Airport Wildlife Monitoring Utilizing Small Unmanned Aircraft Systems
Animal and aircraft collisions pose a significant risk for both animals and
humans. Thousands of animal/aircraft collisions occur annually that costs
aviation millions of dollars. Comprehensive airport wildlife monitoring and
hazard mitigation relies heavily on having accurate information regarding
diverse wildlife species habitats and land coverage, including both natural
features and human structures.
Although airport biologist and personnel attempt to mitigate these risks by
deterring certain species from airports by habitat modification (fencing,
translocation, auditory and visual deterrents, and population control),
identifying areas used by wildlife and prioritizing management actions can be
difficult. Wildlife monitoring is routinely conducted by many airports;
however, frequent monitoring is sometimes unattainable due to the amount of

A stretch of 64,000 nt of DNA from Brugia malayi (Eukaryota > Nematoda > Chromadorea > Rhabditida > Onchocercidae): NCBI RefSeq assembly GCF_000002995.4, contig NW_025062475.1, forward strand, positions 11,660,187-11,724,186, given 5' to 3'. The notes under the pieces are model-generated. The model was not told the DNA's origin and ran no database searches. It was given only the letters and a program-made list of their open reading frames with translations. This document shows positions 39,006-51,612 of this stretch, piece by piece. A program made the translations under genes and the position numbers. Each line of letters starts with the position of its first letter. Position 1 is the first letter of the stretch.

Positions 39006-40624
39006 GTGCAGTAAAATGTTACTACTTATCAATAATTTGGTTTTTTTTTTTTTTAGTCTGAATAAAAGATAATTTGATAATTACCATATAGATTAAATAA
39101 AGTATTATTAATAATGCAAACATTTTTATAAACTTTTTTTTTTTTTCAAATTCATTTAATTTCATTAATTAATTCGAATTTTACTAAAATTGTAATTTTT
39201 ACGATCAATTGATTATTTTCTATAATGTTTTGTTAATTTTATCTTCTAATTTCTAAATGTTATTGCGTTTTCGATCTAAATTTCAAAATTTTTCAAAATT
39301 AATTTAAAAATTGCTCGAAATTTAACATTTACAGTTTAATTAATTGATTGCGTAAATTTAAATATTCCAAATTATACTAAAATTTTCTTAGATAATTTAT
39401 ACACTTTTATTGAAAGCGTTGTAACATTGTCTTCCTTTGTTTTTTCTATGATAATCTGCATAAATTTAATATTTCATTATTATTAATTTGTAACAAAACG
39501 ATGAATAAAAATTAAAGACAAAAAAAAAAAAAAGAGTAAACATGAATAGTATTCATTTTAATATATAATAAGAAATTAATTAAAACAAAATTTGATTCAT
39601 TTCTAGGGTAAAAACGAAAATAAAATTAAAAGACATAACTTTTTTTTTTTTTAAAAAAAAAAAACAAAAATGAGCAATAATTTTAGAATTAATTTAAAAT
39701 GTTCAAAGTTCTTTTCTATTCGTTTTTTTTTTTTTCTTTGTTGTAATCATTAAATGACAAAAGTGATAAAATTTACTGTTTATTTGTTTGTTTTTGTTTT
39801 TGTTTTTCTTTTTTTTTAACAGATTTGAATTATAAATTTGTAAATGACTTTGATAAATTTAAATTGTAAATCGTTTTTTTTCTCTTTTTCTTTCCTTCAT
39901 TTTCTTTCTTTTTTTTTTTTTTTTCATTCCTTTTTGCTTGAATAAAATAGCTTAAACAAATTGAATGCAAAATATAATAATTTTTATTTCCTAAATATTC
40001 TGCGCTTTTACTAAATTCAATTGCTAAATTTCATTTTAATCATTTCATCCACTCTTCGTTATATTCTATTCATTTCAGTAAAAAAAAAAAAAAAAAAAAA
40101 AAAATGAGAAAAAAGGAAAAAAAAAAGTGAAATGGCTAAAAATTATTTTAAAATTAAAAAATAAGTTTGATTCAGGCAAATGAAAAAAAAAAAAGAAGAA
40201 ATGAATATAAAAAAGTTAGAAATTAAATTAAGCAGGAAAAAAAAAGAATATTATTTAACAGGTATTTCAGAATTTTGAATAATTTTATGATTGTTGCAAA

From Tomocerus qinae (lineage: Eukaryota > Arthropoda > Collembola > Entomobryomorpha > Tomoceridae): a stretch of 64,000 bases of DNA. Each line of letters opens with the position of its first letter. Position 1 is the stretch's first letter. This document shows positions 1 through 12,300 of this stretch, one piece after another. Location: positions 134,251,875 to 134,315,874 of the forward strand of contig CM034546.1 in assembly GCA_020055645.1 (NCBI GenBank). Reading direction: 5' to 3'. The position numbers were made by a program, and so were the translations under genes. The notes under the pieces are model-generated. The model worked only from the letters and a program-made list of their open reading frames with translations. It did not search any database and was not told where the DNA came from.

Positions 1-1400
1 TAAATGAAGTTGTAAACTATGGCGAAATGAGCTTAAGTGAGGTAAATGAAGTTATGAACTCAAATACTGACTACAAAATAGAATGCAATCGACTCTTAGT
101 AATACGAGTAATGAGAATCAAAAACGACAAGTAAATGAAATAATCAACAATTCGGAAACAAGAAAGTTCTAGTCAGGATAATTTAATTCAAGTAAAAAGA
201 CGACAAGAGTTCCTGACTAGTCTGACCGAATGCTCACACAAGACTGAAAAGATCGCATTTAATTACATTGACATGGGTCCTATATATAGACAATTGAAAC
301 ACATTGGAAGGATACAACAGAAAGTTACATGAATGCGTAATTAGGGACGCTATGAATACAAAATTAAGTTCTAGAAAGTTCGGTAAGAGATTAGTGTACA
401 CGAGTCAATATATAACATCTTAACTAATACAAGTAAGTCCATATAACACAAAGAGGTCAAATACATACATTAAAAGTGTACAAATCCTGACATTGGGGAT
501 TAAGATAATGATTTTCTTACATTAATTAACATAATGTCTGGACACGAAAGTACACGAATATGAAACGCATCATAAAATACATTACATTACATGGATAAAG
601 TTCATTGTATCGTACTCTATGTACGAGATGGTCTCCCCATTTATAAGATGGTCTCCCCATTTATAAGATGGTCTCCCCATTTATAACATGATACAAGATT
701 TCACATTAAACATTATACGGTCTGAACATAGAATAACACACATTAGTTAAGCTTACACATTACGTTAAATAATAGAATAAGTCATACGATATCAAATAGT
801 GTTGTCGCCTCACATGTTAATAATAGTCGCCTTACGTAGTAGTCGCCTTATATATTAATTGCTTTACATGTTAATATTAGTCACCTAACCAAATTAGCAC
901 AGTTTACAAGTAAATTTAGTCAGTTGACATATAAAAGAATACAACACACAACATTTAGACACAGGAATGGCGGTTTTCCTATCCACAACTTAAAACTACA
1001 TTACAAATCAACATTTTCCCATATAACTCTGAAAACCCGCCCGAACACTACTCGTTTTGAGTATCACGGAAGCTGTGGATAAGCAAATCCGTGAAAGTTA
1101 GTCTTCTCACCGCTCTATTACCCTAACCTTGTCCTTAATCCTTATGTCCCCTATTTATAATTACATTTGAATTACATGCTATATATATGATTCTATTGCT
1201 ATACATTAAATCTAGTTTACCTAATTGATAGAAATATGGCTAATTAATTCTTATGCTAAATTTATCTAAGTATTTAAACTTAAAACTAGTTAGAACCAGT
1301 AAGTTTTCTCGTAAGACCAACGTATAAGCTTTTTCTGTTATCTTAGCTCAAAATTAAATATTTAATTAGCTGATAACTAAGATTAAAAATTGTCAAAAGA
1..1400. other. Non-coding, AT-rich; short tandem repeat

area needing covered, time constraints, and lack of funding.
With support from the USDA National Wildlife Research Center GRI Assistant
Research Professor, Sathish Samiappan, Ph.D., Ray Iglay and Kristine Evans from
WFA and Research Wildlife Biologists with the USDA, Bradley Blackwell Ph.D. and
Morgan Drabik-Hamshare Ph.D., are exploring ways to conduct airport animal
surveys using sUAS.
By standardizing methodologies and best practices (flying drones, capturing
images nd identifying animals without disturbance) this project serves as a
catalyst for automated animal monitoring using sUAS in airport environments.
It provides the USDA and FAA a set of protocols in utilizing sUAS image
collection in relation to altitude, sensors and overlay preferences for
automated monitoring of animals near airport environments. It also provides
best practices in avoiding biases in estimating wildlife numbers and gives
airport professionals a web-based image analysis software tool for monitoring
For more information regarding this project, visit:
Airport Wildlife Monitoring Utilizing sUAS